Rigid spider silk could be stronger than Kevlar and stronger than steel by diameter. It’s so strong and flexible it can be formed into a net that would stop a bullet! Making artificial spider silk is super complicated and a lot of research is being done to do figure it out. Nexia Biotechnologies Inc, a company in Montreal, has been experimenting with inserting silk genes into goats to produce silk proteins in their milk!

Location 5: Lunch Time Spider


Lunch Time Spider

Location 5

Giant Orb Weaver

Giant Orb Weaver, by LorraX132

Goldenrod Crab Spider

Goldenrod Crab Spider, by John Reaume

Fact: Spiders will eat as often as they can, up to 4 times a day. They can also survive for weeks without food. Even though they get the moisture from the food they eat they also need to drink water. Spiders are best known to eat insects but they also eat toads, small mammals and fish! New research has shown that spiders from 10 different families eat things like nectar, sap, leaves and pollen. Some even eat seeds from plants like weeds, shrubs, trees, grasses, ferns and orchids. Did you know that a few spiders are edible?! For instance, in New Caledonia, an island in the South Pacific, the Golden Orb-weaving spider is said to taste like pâté!

Location 6: Reading Spider


Reading Spider

Location 6

Fringed Jumping Spider

Fringed Jumping Spider, by John Reaume

Fact: Can spiders read? no but they may be able to read your mind!

This is part of a theory of intelligence known as “extended cognition.” Scientists are discovering that some spiders could be smarter than some mammals and birds when it comes to foresight planning, and complex learning. Some spiders even have the capacity to be surprised. Amazing for a creature with such a tiny brain!

Location 7: Large Spider


Large Spider display

Location 7

Goliath Bird Eater

Goliath Bird Eater (public domain)

Fact: Goliath Bird-Eater is the largest spider in the world with a leg span of 28 cm (11 inches). That’s the size of a dinner plate! It is a type of tarantula discovered in 1967 in Venezuela and in northern South American rainforests. It does not make a web but lives in burrows under rocks or roots. The “Bird-Eater” sneaks up, pounces on its prey and injects its venom. The venom breaks down the soft tissues into a liquid so the spider can suck it up. Besides birds this spider is also known to eat snakes and wasps. The females live the longest, from 15 to 25 years. Males only live 3 to 6 years.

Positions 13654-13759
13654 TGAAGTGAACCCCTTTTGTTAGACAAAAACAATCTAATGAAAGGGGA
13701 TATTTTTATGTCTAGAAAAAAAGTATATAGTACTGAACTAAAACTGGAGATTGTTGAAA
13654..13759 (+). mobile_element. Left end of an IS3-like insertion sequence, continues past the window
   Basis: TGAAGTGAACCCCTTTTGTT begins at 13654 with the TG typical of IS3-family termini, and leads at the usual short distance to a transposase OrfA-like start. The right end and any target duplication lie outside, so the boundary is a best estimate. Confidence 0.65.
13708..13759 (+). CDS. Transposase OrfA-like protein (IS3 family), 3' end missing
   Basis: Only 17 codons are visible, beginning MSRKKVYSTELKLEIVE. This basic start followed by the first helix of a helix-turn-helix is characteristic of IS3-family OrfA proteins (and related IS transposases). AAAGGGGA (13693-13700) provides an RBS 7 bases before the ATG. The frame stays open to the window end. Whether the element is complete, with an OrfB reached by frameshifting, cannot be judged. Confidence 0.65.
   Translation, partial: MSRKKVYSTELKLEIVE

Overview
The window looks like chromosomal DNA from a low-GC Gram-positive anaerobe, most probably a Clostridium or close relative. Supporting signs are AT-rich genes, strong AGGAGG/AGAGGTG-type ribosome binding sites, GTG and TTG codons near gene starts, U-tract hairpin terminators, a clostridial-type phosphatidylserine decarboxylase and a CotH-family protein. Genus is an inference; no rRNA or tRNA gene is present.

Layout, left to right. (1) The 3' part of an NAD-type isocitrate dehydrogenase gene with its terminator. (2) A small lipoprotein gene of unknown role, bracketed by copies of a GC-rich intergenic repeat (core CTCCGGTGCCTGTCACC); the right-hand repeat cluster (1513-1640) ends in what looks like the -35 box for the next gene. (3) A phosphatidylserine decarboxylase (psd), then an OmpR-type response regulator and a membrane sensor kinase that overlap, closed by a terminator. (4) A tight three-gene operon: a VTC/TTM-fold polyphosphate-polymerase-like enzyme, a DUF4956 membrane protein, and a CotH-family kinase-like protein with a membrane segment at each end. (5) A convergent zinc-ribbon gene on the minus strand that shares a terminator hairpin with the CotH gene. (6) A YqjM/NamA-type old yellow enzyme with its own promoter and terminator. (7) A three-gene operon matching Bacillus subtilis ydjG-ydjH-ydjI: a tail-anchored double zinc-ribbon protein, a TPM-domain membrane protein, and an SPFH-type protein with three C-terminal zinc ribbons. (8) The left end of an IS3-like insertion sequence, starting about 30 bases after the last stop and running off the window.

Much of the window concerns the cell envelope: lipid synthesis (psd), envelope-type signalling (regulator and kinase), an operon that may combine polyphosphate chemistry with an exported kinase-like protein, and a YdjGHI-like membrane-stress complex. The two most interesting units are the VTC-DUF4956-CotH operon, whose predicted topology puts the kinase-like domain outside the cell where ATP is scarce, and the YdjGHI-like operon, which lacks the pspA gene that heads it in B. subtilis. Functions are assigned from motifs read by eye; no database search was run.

Location 8: Slingshot Spider


Slingshot Spider display

Location 8

Slingshot Spider

Slingshot Spider, by Lawrence E Reeves

Fact: Some spiders can use their webs like bows to catapult themselves and their webs at their prey. This may be the first documented example of a tool being used in this way by an animal! Only humans use this strategy for things like bows and catapults or slingshots.

Location 9: Knitting spider


Knitting spider

Location 9

Garden Spider

Banded Garden Spider,  by John Reaume

Darwin's Bark Spider

Darwin’s Bark Spider (public domain)

Yellow Garden spider

Yellow Garden Agriope, by John Reaume

Fact: The Darwin’s bark spider is amazing. It can shoot a support line of silk to attach its web that flies 30 feet into the air! In just a few hours these spiders can build webs up to 2.8 square metres (30 square feet), the largest webs in the world. Some spiders recycle their webs by looping them up and eating them. Three types of silk are used to make the webs, thicker strands for support, the sticky inside webs, and decorative strands called Stabilimenta. The Stablimenta is not for structure but could be for camouflage or for attracting prey.




the downtown theatre project
Royal City Musical Productions Inc.
Guelph Little Theatre
Guelph Museums - Your stories live here
City of Guelph - Making a Difference


Thanks to Guelph Twines for their generous support.

the downtown theatre project
Royal City Musical Productions Inc.
Guelph Little Theatre
Guelph Museums - Your stories live here
City of Guelph - Making a Difference

Thanks to Guelph Twines for their generous support.